This also means everything becomes a choice, including happiness. There may be instances where it’s not so easy to attain, but it’s no longer so out of reach. Instead, it’s something that we can work on achieving. In fact, happiness can be something as simple as writing down what you’re grateful for at the moment. Read more about how gratitude and happiness are interlinked here.

     

    2. The ‘better future’ you’re looking for is right here.  

    Goal setting and planning are both great things to do if we want to be truly successful in our endeavors. Every journaler and planner knows that looking into the future is an effective way to ensure we’re prepared to make changes and do what we need to do in order to reach whatever it is we’re aiming for. Unfortunately, some people end up too far ahead that they lose sight of what’s really important: now.

    In the words of Jon Kabat-Zinn, founder of MBSR (mindfulness-based stress reduction) and regarded as the Father of Mindfulness: "If you want to be in the future, here you are." Change starts in the present moment, and it is by being “here” that we can truly start making our way to the future. That said, a ‘go big or go home’ attitude has downsides too: setting unrealistic plans and goals can make your destination feel unreachable and you can end up demotivated before you have the chance to get started. 

    Of course, this is not to say you shouldn’t dream big. By all means, dream as big as you can. But when it comes to execution, stay in the now: consider where you are at the moment and plan your actions accordingly from there. The future is likely but it’s also uncertain, and the only way you can guarantee as much success as possible is by taking mindful steps that focus more on the progress you’re making, not on the destination. 

     

    3. A cure for negative rumination and overthinking.

    Though our mind’s ability to go back and move forward is very handy, as in anything, there are cons to it. Whether it’s the future or the past, these two have the tendency to trap us in a downward spiral of negative rumination and overthinking if we’re not careful. Once our focus is on nothing else but the intrusive, repetitive thoughts of a permanent past and the horrors of an imaginary future, our heads or the situation we’re in may feel inescapable—but no surprise that the solution is simple:

    It’s all about being more mindful.

    By bringing us to the present, mindfulness can interrupt these harmful thought cycles. Positive Psychology has a great summary on how it does: mindfulness provides a distraction that shifts our attention to the present, which then allows us to become more aware of our behaviors and thoughts. This can assist us in stopping these unhelpful thought patterns or find solutions to counteract them.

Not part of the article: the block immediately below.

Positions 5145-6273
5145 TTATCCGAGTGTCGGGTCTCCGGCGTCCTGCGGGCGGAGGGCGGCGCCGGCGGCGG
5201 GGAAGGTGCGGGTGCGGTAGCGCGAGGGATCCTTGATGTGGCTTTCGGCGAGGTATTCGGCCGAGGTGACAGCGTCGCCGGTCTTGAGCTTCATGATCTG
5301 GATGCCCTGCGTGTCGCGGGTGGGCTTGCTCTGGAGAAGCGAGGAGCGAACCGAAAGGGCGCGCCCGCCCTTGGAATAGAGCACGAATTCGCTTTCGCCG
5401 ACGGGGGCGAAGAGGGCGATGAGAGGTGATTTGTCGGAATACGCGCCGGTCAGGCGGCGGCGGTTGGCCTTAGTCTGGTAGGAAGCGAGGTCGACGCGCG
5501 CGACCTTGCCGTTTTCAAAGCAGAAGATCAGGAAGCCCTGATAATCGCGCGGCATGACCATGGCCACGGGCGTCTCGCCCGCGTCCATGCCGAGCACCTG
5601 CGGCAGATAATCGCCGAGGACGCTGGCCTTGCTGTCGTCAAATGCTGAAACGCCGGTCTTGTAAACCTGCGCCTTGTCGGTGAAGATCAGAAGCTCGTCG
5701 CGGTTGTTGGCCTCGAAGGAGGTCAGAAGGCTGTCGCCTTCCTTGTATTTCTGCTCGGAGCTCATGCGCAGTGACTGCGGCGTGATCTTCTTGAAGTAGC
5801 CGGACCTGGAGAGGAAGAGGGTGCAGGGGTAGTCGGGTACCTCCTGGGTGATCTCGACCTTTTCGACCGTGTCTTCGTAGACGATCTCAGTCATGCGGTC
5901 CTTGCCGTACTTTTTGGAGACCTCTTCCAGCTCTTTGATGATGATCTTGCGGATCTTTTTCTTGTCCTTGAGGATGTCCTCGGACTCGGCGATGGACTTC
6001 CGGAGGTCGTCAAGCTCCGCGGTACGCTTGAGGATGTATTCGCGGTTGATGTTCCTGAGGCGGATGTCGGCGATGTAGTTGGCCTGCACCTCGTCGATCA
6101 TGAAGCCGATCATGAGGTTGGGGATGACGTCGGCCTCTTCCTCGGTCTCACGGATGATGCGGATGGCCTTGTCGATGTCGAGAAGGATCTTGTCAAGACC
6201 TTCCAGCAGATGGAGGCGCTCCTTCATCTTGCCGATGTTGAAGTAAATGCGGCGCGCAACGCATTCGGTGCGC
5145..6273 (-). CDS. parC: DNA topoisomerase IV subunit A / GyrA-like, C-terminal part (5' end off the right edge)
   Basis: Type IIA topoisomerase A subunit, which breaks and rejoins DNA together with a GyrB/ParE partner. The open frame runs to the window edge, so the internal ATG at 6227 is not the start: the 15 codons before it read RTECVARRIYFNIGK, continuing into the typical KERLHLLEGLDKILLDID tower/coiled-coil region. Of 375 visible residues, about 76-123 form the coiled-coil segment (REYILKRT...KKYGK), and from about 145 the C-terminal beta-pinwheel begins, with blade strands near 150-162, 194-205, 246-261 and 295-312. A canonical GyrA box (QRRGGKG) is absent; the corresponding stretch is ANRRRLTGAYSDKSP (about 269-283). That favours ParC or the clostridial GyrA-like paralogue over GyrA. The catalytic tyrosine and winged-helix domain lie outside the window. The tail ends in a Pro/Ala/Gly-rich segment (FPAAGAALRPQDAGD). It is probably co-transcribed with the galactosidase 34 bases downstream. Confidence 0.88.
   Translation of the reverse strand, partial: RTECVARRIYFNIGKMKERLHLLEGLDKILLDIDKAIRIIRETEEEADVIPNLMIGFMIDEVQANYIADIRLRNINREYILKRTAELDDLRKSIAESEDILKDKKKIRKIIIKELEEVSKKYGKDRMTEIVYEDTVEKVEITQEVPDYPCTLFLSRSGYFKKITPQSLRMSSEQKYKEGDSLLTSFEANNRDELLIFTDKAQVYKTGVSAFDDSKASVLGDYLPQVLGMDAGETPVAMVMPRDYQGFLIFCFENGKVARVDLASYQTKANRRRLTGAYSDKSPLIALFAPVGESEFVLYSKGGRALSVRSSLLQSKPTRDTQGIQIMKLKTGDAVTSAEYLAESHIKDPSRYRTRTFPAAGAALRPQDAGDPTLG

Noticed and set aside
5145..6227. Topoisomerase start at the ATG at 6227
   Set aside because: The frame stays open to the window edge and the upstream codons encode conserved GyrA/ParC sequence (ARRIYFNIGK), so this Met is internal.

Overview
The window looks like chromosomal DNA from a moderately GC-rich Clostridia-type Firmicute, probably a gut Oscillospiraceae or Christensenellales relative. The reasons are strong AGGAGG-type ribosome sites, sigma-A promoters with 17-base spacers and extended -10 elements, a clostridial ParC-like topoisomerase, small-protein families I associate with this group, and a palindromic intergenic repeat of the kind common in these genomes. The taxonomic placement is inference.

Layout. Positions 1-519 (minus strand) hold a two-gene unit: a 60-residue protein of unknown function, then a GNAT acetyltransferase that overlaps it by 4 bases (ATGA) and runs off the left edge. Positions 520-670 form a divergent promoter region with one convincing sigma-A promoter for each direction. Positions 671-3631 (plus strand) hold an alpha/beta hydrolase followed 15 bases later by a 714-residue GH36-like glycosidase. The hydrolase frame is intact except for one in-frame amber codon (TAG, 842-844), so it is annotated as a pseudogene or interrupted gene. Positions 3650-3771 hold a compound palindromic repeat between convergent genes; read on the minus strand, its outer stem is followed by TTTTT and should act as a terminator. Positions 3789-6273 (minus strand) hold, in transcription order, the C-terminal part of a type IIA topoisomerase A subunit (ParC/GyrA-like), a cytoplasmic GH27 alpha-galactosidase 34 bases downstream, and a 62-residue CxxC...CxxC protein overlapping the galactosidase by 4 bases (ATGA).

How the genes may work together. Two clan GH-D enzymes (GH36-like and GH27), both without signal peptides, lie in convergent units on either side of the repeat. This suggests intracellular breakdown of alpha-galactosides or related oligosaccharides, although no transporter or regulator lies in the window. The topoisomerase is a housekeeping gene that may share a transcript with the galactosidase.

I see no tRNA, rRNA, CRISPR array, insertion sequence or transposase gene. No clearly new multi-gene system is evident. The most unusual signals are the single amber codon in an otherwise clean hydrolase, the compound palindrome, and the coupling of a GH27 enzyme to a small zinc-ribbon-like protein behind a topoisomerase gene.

But it’s more than just the ‘diversion’ factor: mindfulness also allows us to process the distressing thoughts and feelings brought about by ruminating and overthinking without judgment. So in the long run, and with practice, it can help us assess, understand, and in time, accept our experiences, thoughts, and emotions for what they are. This means that we’re cutting down on things to overthink about. 

    One of the reasons why journaling is so effective is because it allows us to practice mindfulness in written form: it frees us from the negative thoughts and feelings that can overwhelm us, all while helping us process and cope with our experiences. It’s an awesome way to improve and understand ourselves better. 

     

    Conclusion

    More than its science-backed benefits, what makes mindfulness so important is how it allows us to live our lives to the fullest. We’re often caught up in the past or the present that we forget to enjoy the now. As a result, we end up missing beautiful moments or amazing experiences and opportunities. If anything, what being mindful can help the most with is this: we get to stay in the present and value the people and things that matter the most. We won’t find them in the past for sure, and we also want them to still be a part of the future. 

    Are you the type to dwell in the past or chase after the future? What steps have you taken in order to live in the present? Leave us a comment below—we’d love to hear from you!